Thought you would never ask.  Here’s a run down for you:

Dried Herbs

Herbs we will look at and use in-depth:

Arnica

Lavender

Tea Tree

St. Johns Wort

Yarrow

Astragalus Root

Baptisia Root

Echinacea Root

Comfrey

Calendula

Yellowdock

Grindelia

Goldenseal

Oregon Grape Root

Essential Oils

Essential Oils we will look at and use in-depth:

Lavender

Peppermint

Eucalyptus

Cinnamon

Clove

Marjoram

Chamomile

Lemon

Tea Tree

Citronella

Pennyroyal

Cedar

Rose Geranium

What products will I make?

Aloe Burn Spray

Arnica Tincture

Herbal Compresses

Herbal Healing Salves

Herbal Liniment

Homemade Aloe Vera Gel

Insect Bite Oil & Repellant

Lavender Smelling Salts

Antiseptic Spray

Poison Oak, Ivy & Sumac Past

Ant Bite Remedy

St. John’s Strain & Sprain Oil

Wound Healing Tincture

Yarrow Tincture

Looking Forward

Once a week, Herbal Medicine Kit will be updated with new information ranging from detailed info on each of the herbs and essential oils listed, recipes for the products listed above and fun trivia and pics thrown in for good measure!  I hope you look forward to traveling down the Herbal Road with me…as much as I do!

As we both become more and more familiar with herbs and gain greater knowledge of them I feel confident that we will all find ourselves turning to herbs first in most first aid and everyday illness situations.  I hope you will enjoy and find useful the tutorials (printable too), in-depth descriptions of plants, tips, tricks and recipes that will be a part of this series.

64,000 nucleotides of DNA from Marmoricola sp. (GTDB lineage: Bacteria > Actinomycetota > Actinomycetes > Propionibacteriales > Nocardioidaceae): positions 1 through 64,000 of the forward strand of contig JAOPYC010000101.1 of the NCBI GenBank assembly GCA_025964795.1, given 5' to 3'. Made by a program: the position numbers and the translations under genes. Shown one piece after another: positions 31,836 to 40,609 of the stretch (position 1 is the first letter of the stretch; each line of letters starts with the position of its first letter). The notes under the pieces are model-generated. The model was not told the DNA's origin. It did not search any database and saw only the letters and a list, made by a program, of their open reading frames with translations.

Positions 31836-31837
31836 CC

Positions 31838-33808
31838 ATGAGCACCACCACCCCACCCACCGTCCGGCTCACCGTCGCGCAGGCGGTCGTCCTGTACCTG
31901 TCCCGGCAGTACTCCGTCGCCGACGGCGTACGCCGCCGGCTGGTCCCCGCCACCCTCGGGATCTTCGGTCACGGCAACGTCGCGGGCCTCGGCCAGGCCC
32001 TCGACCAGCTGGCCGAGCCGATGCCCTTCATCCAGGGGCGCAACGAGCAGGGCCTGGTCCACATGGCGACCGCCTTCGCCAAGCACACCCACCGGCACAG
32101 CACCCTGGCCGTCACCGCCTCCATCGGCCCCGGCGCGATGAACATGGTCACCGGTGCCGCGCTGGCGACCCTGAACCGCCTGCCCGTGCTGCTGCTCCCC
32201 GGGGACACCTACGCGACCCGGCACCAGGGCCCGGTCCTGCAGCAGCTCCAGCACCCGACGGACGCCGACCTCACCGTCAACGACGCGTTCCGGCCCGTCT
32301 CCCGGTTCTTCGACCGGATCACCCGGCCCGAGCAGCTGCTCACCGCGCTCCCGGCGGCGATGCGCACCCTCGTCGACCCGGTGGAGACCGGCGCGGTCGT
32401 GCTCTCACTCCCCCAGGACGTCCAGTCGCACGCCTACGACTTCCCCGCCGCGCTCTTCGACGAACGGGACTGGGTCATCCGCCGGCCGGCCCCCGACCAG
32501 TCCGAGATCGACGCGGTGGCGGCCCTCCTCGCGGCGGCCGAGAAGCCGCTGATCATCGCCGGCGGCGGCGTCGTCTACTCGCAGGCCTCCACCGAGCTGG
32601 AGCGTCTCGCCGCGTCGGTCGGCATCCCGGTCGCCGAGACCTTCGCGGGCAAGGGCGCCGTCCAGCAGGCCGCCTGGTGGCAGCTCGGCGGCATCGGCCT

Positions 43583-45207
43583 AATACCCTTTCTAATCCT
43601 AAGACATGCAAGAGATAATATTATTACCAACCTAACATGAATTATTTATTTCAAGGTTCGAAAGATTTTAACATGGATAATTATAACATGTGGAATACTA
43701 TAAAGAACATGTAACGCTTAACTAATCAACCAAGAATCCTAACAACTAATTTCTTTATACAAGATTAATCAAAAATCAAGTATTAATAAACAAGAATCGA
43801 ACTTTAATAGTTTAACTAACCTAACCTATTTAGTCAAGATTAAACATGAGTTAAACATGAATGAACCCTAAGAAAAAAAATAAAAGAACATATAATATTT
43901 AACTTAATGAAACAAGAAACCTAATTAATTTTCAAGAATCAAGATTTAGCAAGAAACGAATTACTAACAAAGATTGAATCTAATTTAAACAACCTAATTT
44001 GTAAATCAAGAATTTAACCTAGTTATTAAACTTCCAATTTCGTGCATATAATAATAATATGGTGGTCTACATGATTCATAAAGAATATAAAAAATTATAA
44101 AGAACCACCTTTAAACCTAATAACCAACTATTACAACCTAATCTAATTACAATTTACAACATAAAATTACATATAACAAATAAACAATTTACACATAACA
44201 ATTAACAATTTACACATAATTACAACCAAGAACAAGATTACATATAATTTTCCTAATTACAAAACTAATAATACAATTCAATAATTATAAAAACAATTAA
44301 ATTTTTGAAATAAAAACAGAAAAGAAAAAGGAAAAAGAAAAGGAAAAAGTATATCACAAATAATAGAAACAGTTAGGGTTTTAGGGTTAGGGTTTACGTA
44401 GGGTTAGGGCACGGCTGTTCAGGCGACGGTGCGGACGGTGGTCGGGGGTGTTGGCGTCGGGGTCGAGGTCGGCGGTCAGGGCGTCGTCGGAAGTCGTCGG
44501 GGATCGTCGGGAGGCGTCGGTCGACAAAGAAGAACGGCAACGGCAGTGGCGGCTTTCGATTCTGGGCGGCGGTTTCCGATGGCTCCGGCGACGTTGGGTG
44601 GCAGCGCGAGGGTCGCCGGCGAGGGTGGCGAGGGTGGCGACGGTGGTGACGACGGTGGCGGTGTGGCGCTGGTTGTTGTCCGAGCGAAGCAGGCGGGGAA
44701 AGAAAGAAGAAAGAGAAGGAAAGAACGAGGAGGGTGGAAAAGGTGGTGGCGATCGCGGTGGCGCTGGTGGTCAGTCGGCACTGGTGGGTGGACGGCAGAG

I look forward to learning with you!

About Kat Yorba: I am a “red-neck country wife” to one wonderfully amazing man, mother to many outrageous children, daughter of the ONE Glorious God. Learning to be more self-reliant & self-sufficient in a semi-homemade, homesteading way! Connect with Kat on her blog, Simply Living Simply, Facebook, Twitter, Pinterest, and Google+.

 

Categories: First Aid, Herbal Remedies, Homeopathy, Natural Health | Tags: , , , , | 25 Comments

Elderberry Extract: Nature’s “Tamiflu”

Don’t want to pump your body with mercury and other poisons via the ineffective flu shot? Try this natural medicine.

by Daisy Luther

January 21, 2013

The most important weapon against influenza that you can add to your herbal arsenal is elderberry extract.

Whether you are concerned with the seasonal flu or the potential of a deadly strain of influenza becoming pandemic, elderberry extract is a vital addition to your vault of flu remedies.

Unlike the highly touted flu shot, black elderberry has actually been conclusively proven to be effective.  It is one of the few natural remedies that has been written up in the medical journals.  The studies I’m listing here are based on black elderberry extract (Sambucus nigra L) – name brand Sambucol.

According to PubMed: